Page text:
Cover image for Betsy Zane, the rose of Fort Henry
Betsy Zane, the rose of Fort Henry
Durrant, Lynda, 1956-
Personal Author:
Publication Information:
New York : Clarion Books, 2000.
Physical Description:
198 pages ; 22 cm
In 1781 twelve-year-old Elizabeth Zane, great-great-aunt of novelist Zane Grey, leaves Philadelphia to return to her brothers' homestead near Fort Henry in what is now West Virginia, where she plays an important role in the final battle of the American Revolution.
Reading Level:
750 Lexile.
Program Information:
Accelerated Reader AR MG 4.9 6.0 44808.

Reading Counts RC 6-8 5.7 11 Quiz: 22888 Guided reading level: NR.
Format :


Call Number
Material Type
Home Location
Item Holds
X Young Adult Fiction Central Closed Stacks

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Thirteen-year-old Betsy Zane is bored with her privileged life in Philadelphia, bored with her great-aunt's stories about the old days, and bored with trying to be a lady. She longs to rejoin her brothers at the family homestead along the Ohio River, where she can finally be free to enjoy the unspoiled countryside that she has missed ever since she was forced to leave it as a child.

When her great-aunt dies, Betsy has the opportunity to return to her frontier home. She frees the house slaves, bundles up the few belongings she can carry, and sets off to find safe passage to the homestead she has dreamed about for so long. At Zane Station she finds much excitement--and some tough choices. Her new life forces her to think more deeply about slavery, loyalty, and family. Betsy begins a romance with a dashing young soldier, and takes part in the greatest adventure of her life, a heroic run for gunpowder--a historical event--that saves Fort Henry in what proved to be the final battle of the Revolutionary War.

Based on the true story of Betsy Zane, this exciting account of a real-life heroine's adventures on the western frontier is rich with vivid and carefully researched historical detail. Author's note, bibliography.

Reviews 2

Booklist Review

Gr. 5^-8. At the end of our Revolutionary War, a young woman wages a private war for her own independence in this vivid, adventure-packed eye-opener by the author of Echohawk (1996) and Turtle Clan Journey (1999). Although Betsy has spent the six years since her parents' deaths in Philadelphia, she still aches to rejoin her five brothers in western Virginia. As soon as her Great Aunt Elizabeth dies, she snatches up a few possessions, makes her way along the buffalo trail to Pittsburgh, and takes a flatboat down the Ohio to Zane Station, near Fort Henry. Her "unladylike" behavior and sudden arrival in a war zone initially prompt a hostile reception from her brothers, but she shows her mettle during the ensuing siege of Fort Henry (the Revolution's final battle, as it turns out) by bringing in a load of gunpowder under the enemies' very rifles. As Durrant explains in a lengthy afterword, nearly all of her plot and cast have been drawn from historical records. She has delved deeply into the complex, shifting relations between European settlers and native populations, and she depicts a wide range of attitudes among the Zane family members. As Betsy battles ingrained prejudices against women and indigenous peoples, she learns to see her own family's slaves in a new light, especially after traveling with a close-mouthed white family, the Crofters, who turn out to be fugitive slaves escaped from the mines in Scotland. Written as a first-person, present-tense narrative, this takes readers at a gallop from Philadelphia's fetid streets to the deep woods along the Ohio, pausing for steady looks at contemporary attitudes and tracking a strong-willed citizen of our young country through more than one trial by fire. Source list. John Peters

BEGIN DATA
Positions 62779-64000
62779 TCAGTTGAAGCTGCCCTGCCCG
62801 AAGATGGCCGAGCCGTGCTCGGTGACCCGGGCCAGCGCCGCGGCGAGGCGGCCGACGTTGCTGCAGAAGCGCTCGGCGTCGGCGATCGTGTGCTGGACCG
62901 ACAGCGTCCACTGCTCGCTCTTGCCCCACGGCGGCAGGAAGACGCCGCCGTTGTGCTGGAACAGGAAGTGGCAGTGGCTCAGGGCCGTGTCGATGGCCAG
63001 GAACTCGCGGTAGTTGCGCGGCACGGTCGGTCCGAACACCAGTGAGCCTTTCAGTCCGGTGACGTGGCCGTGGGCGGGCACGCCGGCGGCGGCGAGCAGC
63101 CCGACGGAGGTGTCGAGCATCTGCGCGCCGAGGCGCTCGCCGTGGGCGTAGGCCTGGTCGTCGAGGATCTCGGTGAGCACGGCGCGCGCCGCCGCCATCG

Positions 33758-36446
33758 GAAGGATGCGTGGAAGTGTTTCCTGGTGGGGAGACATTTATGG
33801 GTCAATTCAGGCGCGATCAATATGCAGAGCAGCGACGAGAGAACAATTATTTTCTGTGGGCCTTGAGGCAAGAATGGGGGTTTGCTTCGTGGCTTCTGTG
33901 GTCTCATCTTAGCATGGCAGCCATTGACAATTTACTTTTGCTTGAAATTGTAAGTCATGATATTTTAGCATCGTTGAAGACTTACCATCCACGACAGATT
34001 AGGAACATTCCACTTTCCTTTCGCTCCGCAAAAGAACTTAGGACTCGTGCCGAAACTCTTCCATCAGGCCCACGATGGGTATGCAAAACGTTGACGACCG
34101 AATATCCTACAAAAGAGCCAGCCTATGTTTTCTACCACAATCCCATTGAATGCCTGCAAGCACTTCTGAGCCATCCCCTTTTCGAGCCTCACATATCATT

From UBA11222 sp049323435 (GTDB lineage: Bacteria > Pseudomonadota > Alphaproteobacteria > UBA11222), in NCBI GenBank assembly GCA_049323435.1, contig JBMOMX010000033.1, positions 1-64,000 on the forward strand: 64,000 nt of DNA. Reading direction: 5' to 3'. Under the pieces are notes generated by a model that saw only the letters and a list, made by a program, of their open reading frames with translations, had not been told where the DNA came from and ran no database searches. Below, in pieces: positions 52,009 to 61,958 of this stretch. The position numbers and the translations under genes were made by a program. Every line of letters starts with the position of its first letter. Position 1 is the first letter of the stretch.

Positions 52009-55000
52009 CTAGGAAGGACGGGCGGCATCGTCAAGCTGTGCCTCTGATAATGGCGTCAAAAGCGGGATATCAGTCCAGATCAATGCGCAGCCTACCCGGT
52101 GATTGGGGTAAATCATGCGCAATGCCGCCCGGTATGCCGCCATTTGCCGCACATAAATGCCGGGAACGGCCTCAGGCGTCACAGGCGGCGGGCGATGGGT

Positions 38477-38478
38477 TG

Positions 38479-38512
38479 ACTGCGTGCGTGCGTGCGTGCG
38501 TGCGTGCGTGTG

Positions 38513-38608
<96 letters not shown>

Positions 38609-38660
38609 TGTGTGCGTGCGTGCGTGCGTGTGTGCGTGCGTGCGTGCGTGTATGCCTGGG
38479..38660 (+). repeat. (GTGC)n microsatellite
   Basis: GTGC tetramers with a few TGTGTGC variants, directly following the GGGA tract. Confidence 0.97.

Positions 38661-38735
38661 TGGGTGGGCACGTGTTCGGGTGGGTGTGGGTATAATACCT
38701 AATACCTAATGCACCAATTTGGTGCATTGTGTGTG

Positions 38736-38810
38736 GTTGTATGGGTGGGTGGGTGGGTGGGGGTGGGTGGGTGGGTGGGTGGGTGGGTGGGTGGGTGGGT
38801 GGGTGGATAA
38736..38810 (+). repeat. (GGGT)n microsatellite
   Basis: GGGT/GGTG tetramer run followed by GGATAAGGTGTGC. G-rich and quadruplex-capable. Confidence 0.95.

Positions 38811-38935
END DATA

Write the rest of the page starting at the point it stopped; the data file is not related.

School Library Journal Review

Gr 5-8-A compelling work of period fiction strongly rooted in fact. During Revolutionary War-era America, 12-year-old Betsy Zane lives with an elderly aunt in Philadelphia. Sent there by her brothers to protect her from her war-torn native Virginia, Betsy finds Philadelphia unbearably filthy and generally unsatisfactory. When her aunt dies suddenly, the girl finds herself all alone with few options, but nevertheless musters the pluck and composure to arrange her aunt's funeral, dispose of her family's wealth, and assemble a travel party to escort her back to Virginia. The journey is eye-opening and exciting, and Betsy is thrilled to be reunited with her long-lost family. Once there, the excitement builds even further to a thrilling climax in which Betsy saves the day by completing a successful run for gunpowder, sustaining Fort Henry through the final battle of the war. Exhaustively researched, Durrant's story successfully brings the remarkable Zane family members to life. Unfortunately, she has trouble letting their exploits speak for themselves, and instead takes unnecessary pains to ensure that their remarkable qualities don't go unnoticed. She needn't have bothered; the Zanes' admirable reserves of grit and resilience are impossible to ignore. Young readers may have to remind themselves that the brave protagonist really was a mere child who risked her life in a bloody battle rather than surrender.-Catherine T. Quattlebaum, DeKalb County Public Library, Atlanta, GA (c) Copyright 2010. Library Journals LLC, a wholly owned subsidiary of Media Source, Inc. No redistribution permitted.